While Fraser didn’t care about her size, the more weight she gained, the more insecure Stephanie felt about their relationship.
Stephanie recalls: “I was so unhappy with how I looked it really knocked my confidence.
“Because I was so miserable, I’d eat junk food for comfort. It was a vicious circle. After two years, aged 18, I was made manager but I’d piled on 5st and had to wear the men’s uniforms in an extra-large size because the ladies’ uniform didn’t fit.
“It was so embarrassing but I couldn’t stop eating.
“I would crave the salty chips and burgers as soon as I woke up.”
Stephanie feared she’d never be able to leave McDonald’s and says: “I didn’t get any jobs I applied for because my lack of confidence came across in interviews.”
In January last year things came to a head when Stephanie’s periods stopped. Her doctor said her obesity had interfered with her cycle and her unhealthy fast food diet was contributing to her overall bad health.
She says: “When my periods stopped I never thought it would be down to the fast food but when the doctor told me I could be infertile by 20, I was terrified.
“He also explained my mood swings had been caused by the constant surge and drop in my blood sugar levels caused by eating so much junk food. It was the wake-up call that I needed to change my lifestyle.
“Fraser and I had talked about having children one day and I wanted a family more than anything.
“I really put my mind to the dieting when I joined Scottish Slimmers. By my 21st birthday in July 2011, I’d lost 2½st.”
To add to her joy, Fraser took her away to a lodge for a long weekend — and proposed.
Stephanie says: “It was really romantic but the best part was, during that weekend my periods came back so I knew we could have a family.”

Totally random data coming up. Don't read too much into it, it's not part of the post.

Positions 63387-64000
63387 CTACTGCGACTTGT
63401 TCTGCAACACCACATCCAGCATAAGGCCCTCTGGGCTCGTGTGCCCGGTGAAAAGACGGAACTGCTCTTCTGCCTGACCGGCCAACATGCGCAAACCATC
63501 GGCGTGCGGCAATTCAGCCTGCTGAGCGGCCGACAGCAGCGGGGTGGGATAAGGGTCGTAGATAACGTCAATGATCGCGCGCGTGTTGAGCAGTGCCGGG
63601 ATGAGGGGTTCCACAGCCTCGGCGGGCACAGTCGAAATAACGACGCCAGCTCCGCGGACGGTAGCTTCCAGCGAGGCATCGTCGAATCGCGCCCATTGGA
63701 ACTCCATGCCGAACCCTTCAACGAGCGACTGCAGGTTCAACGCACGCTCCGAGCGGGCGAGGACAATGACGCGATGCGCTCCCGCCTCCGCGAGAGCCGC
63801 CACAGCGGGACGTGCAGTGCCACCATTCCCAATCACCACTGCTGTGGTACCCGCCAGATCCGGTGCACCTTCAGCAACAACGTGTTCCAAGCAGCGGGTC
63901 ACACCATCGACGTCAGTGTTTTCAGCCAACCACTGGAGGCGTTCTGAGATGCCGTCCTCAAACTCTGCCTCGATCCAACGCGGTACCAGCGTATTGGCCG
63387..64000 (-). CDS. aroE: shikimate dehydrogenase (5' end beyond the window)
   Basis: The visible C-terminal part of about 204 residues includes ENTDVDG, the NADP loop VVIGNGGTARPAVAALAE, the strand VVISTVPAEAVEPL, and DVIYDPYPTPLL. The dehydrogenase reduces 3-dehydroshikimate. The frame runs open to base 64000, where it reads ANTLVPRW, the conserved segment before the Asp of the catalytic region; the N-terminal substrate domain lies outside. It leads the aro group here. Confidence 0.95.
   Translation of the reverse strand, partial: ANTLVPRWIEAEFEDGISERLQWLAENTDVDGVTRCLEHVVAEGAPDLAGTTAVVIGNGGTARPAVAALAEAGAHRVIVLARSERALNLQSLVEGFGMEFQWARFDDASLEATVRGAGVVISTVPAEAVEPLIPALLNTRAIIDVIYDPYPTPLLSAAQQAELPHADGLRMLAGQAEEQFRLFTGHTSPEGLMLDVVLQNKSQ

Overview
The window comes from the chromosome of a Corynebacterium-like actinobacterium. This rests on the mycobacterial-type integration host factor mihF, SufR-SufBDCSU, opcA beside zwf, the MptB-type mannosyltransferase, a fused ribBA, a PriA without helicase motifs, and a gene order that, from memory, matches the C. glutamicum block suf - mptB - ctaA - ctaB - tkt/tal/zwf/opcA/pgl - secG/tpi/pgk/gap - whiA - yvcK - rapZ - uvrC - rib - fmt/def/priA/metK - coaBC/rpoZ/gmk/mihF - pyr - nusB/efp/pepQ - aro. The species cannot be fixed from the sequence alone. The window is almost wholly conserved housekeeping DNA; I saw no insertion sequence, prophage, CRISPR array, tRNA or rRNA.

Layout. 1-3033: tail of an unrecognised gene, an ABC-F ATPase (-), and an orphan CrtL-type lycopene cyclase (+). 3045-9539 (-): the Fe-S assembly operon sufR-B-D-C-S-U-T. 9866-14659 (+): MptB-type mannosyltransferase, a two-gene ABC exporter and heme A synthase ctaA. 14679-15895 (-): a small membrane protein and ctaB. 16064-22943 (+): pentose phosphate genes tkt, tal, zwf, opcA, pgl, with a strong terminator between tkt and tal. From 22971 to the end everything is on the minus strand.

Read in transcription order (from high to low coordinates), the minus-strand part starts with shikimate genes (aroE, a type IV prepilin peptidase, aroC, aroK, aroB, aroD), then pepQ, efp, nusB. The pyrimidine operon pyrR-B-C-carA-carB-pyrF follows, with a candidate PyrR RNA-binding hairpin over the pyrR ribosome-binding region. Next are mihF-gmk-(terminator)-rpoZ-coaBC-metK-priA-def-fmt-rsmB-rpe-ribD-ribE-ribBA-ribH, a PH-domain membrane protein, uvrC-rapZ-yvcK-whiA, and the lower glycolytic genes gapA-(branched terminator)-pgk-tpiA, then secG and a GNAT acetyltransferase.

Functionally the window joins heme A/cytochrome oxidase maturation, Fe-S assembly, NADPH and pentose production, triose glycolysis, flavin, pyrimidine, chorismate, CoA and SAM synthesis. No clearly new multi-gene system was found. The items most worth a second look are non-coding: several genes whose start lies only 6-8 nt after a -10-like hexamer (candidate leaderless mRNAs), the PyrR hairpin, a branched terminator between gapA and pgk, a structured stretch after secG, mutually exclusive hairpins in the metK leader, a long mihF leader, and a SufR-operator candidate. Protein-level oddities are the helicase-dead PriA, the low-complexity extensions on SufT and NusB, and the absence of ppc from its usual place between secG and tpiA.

Eating a well-balanced healthy diet, Stephanie’s sugar highs and lows disappeared.
She says: “I felt happier, healthier, so much more confident. I was finally ready to leave McDonald’s and try something new.”
In August last year she did just that and enrolled on a nursing course at a local college.
Stephanie says: “I’d wanted to be a nurse for ages but hadn’t had the courage before because of my size.”
Now Stephanie weighs 10st 7lb, wears a size ten and is looking forward to a bright future. Stephanie, who admits she was naive not to realise the toll her fast food lifestyle would take on her body, says: “I haven’t had a McDonald’s meal since I left. And I have no desire for one.
“After being told I might not have kids, the thought of eating another McDonald’s doesn’t appeal to me at all.
“I still can’t believe I allowed myself to get into that state and gain more than 8st. It’s worrying how quickly you pile on the weight eating junk food.”
Now Stephanie can’t wait to have a big white wedding to Fraser and the couple are excitedly planning to tie the knot in the summer of 2014.
She says: “I would never have planned my wedding if I was a size 24 as I would have hated squeezing into dresses.
“I don’t have to worry about whether I’ll be able to find a dress that fits.
“Now I’m excited instead of petrified about walking down the aisle on my wedding day.”